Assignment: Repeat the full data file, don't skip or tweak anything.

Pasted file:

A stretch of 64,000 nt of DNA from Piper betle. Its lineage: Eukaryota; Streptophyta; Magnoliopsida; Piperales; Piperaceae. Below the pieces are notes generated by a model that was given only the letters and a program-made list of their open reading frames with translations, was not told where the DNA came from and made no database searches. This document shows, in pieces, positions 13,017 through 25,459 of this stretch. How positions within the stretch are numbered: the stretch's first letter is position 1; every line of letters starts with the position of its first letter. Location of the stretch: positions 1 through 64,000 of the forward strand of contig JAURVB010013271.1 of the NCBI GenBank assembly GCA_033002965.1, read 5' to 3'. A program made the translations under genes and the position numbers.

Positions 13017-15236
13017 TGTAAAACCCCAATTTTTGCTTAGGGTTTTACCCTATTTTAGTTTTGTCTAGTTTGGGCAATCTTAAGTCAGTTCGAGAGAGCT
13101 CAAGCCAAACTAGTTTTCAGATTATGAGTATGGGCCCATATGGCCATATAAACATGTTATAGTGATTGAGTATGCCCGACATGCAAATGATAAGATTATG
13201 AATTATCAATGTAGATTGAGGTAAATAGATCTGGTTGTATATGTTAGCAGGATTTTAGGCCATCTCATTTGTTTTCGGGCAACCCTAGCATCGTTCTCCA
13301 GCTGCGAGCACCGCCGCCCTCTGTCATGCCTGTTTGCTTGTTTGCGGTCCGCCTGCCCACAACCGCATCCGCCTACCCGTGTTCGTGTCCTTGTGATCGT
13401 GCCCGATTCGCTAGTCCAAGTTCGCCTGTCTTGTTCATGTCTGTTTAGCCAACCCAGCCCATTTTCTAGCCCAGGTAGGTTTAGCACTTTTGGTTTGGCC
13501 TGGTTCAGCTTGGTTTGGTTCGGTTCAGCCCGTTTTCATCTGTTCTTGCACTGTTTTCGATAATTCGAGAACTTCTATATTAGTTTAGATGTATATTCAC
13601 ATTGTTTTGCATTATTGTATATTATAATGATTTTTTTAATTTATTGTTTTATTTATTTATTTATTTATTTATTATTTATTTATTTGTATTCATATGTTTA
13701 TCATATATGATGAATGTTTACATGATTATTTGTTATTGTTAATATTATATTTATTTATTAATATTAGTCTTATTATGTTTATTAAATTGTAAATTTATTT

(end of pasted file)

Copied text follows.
A stretch of 64,000 nt of DNA from Piper betle. Its lineage: Eukaryota; Streptophyta; Magnoliopsida; Piperales; Piperaceae. Below the pieces are notes generated by a model that was given only the letters and a program-made list of their open reading frames with translations, was not told where the DNA came from and made no database searches. This document shows, in pieces, positions 13,017 through 25,459 of this stretch. How positions within the stretch are numbered: the stretch's first letter is position 1; every line of letters starts with the position of its first letter. Location of the stretch: positions 1 through 64,000 of the forward strand of contig JAURVB010013271.1 of the NCBI GenBank assembly GCA_033002965.1, read 5' to 3'. A program made the translations under genes and the position numbers.

Positions 13017-15236
13017 TGTAAAACCCCAATTTTTGCTTAGGGTTTTACCCTATTTTAGTTTTGTCTAGTTTGGGCAATCTTAAGTCAGTTCGAGAGAGCT
13101 CAAGCCAAACTAGTTTTCAGATTATGAGTATGGGCCCATATGGCCATATAAACATGTTATAGTGATTGAGTATGCCCGACATGCAAATGATAAGATTATG
13201 AATTATCAATGTAGATTGAGGTAAATAGATCTGGTTGTATATGTTAGCAGGATTTTAGGCCATCTCATTTGTTTTCGGGCAACCCTAGCATCGTTCTCCA
13301 GCTGCGAGCACCGCCGCCCTCTGTCATGCCTGTTTGCTTGTTTGCGGTCCGCCTGCCCACAACCGCATCCGCCTACCCGTGTTCGTGTCCTTGTGATCGT
13401 GCCCGATTCGCTAGTCCAAGTTCGCCTGTCTTGTTCATGTCTGTTTAGCCAACCCAGCCCATTTTCTAGCCCAGGTAGGTTTAGCACTTTTGGTTTGGCC
13501 TGGTTCAGCTTGGTTTGGTTCGGTTCAGCCCGTTTTCATCTGTTCTTGCACTGTTTTCGATAATTCGAGAACTTCTATATTAGTTTAGATGTATATTCAC
13601 ATTGTTTTGCATTATTGTATATTATAATGATTTTTTTAATTTATTGTTTTATTTATTTATTTATTTATTTATTATTTATTTATTTGTATTCATATGTTTA
13701 TCATATATGATGAATGTTTACATGATTATTTGTTATTGTTAATATTATATTTATTTATTAATATTAGTCTTATTATGTTTATTAAATTGTAAATTTATTT